[The Generally Write blog has suffered lately, I’m sorry to say. I have been traveling a lot in the past couple of months, including trips overseas. The good news: stay tuned for lots of travel/adventure entries! To make up for lost time, I thought this essay from 2009 might help explain the feelings of re-entry common to anyone suffering jetlag. It was originally published in the online journal, Airplane Reading, which can be found at www.airplanereading.org]
The first thing is the light, opaque like glacial runoff. At first, I don’t even recognize this murky peculiarity as light, but I can see that it is somehow framed, organized.
After some time, it occurs to me: it’s a window. The thing hovers, open to the stars of a moonless night, or maybe the faintest infusion of pre-dawn.
Where am I? I don’t know. I don’t know, but it doesn’t really matter. I know I am lying in unfamiliar air with a big, open window.
Night noise floods in, louder than the underneath hum of crickets. Not man-made, although there is also the lonely sound of tires passing fast on a distant roadway. It is a whine more urgent than crickets. Cicadas maybe.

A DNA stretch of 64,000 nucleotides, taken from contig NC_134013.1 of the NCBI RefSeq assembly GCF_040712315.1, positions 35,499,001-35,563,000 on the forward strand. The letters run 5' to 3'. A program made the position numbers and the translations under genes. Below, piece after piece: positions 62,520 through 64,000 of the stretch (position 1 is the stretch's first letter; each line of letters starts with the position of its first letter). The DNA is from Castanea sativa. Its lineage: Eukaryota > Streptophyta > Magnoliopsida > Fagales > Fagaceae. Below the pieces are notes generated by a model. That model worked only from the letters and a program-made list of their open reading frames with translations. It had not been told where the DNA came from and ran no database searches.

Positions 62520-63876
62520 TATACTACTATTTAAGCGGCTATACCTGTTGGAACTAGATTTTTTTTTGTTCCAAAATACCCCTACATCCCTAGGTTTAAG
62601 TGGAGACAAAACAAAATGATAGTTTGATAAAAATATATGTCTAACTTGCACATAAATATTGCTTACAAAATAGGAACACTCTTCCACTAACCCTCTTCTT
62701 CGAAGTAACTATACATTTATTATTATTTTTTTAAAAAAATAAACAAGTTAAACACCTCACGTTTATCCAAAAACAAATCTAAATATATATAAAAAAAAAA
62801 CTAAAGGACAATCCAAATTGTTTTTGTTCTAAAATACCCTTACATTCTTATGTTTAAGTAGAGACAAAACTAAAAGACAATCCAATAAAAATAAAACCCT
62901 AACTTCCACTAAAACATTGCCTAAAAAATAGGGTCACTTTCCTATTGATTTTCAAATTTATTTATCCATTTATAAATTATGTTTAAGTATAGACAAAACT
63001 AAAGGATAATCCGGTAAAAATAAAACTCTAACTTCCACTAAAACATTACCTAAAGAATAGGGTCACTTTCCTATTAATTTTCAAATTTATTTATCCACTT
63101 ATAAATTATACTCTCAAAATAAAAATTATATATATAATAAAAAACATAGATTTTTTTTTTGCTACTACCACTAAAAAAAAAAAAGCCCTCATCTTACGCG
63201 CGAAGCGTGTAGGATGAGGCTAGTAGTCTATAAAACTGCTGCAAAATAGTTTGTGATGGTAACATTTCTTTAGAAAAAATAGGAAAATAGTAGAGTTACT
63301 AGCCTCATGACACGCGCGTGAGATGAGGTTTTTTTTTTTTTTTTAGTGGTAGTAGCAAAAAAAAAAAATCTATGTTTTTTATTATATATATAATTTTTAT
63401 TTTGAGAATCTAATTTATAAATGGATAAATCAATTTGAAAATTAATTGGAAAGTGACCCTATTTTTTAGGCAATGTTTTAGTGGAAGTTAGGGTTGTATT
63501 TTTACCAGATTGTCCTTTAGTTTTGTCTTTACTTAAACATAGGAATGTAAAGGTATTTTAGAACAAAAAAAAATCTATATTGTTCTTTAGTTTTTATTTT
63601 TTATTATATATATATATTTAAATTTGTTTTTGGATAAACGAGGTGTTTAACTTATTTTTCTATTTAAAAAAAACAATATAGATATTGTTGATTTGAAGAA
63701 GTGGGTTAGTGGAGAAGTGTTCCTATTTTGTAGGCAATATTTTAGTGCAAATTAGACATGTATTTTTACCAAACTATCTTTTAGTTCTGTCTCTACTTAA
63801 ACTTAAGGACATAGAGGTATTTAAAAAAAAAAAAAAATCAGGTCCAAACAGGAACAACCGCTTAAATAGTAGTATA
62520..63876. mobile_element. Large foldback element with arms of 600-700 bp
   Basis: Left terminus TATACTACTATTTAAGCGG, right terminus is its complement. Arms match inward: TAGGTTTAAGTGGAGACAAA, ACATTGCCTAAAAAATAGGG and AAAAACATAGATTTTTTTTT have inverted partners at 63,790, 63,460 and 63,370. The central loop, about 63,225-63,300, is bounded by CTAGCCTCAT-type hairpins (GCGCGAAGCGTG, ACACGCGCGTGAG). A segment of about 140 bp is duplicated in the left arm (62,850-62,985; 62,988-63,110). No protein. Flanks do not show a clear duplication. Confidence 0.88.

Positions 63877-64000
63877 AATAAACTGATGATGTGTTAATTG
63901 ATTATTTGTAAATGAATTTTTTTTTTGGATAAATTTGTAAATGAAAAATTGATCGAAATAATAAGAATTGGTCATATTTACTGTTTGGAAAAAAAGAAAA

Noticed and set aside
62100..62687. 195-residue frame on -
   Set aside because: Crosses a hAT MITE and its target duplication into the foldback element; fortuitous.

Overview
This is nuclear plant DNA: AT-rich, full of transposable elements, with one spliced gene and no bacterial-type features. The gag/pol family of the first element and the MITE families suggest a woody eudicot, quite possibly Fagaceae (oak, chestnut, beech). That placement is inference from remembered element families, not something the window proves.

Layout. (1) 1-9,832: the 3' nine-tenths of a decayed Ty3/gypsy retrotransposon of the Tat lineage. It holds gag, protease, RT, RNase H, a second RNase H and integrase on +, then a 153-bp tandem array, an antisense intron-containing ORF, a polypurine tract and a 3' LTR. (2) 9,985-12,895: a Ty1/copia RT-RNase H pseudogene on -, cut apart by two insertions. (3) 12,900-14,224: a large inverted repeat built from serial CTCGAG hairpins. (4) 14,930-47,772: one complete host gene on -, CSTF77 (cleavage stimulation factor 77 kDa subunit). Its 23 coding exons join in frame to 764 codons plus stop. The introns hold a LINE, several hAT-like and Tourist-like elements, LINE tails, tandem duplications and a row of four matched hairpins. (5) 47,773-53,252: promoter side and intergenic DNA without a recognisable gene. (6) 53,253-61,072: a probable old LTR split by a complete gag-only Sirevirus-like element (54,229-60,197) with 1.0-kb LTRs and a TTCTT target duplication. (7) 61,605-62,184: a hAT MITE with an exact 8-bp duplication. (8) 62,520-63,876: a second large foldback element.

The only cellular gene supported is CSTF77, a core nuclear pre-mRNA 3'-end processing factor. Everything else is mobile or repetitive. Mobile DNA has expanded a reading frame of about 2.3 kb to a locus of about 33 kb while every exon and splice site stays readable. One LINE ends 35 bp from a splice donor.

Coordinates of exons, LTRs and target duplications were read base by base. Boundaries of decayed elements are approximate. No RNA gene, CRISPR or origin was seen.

I am floating up from a deep place, an indolent, looping spiral. I am on my back. I am on smooth cotton sheets. I stretch myself into a five-point star, and barely reach the edges of this bed. I am in a certain season, maybe summer, but late summer because of the cool air, the cicadas.
Lazy, a mud bubble, the thought rises again: Where am I?
Wherever I am, I am not where I have been lately. A whisper of exotic memory echoes bottomless, relentless: trolleys, horns, bustle. Scratchy sheets. Airless rooms. Beds too small to stretch. This place has none of that. Is this a dream?
The weight of my body returns, leaden. I cannot imagine rising. I detect stiffness, puffiness, a cramped echo of sitting, sitting, sitting for hours.
I am a wave exhaling into sand.
I manage raising my arm. A wristwatch hovers, its glowing dial on two-thirty. My mind still lacks quick measure; I am slow-witted, dull. I am alone with a certain stillness except for a ceiling fan, turning slowly.
Where am I?
I move only my eyes, inventory the room. This bed draws my body to it, flat, heavy. A minute passes. Another. No, this is not a dream. An aftertaste of recollection filters into my waking mind, of aircraft engines throbbing, endless motion. Ah yes: my transoceanic journey ended. I am home.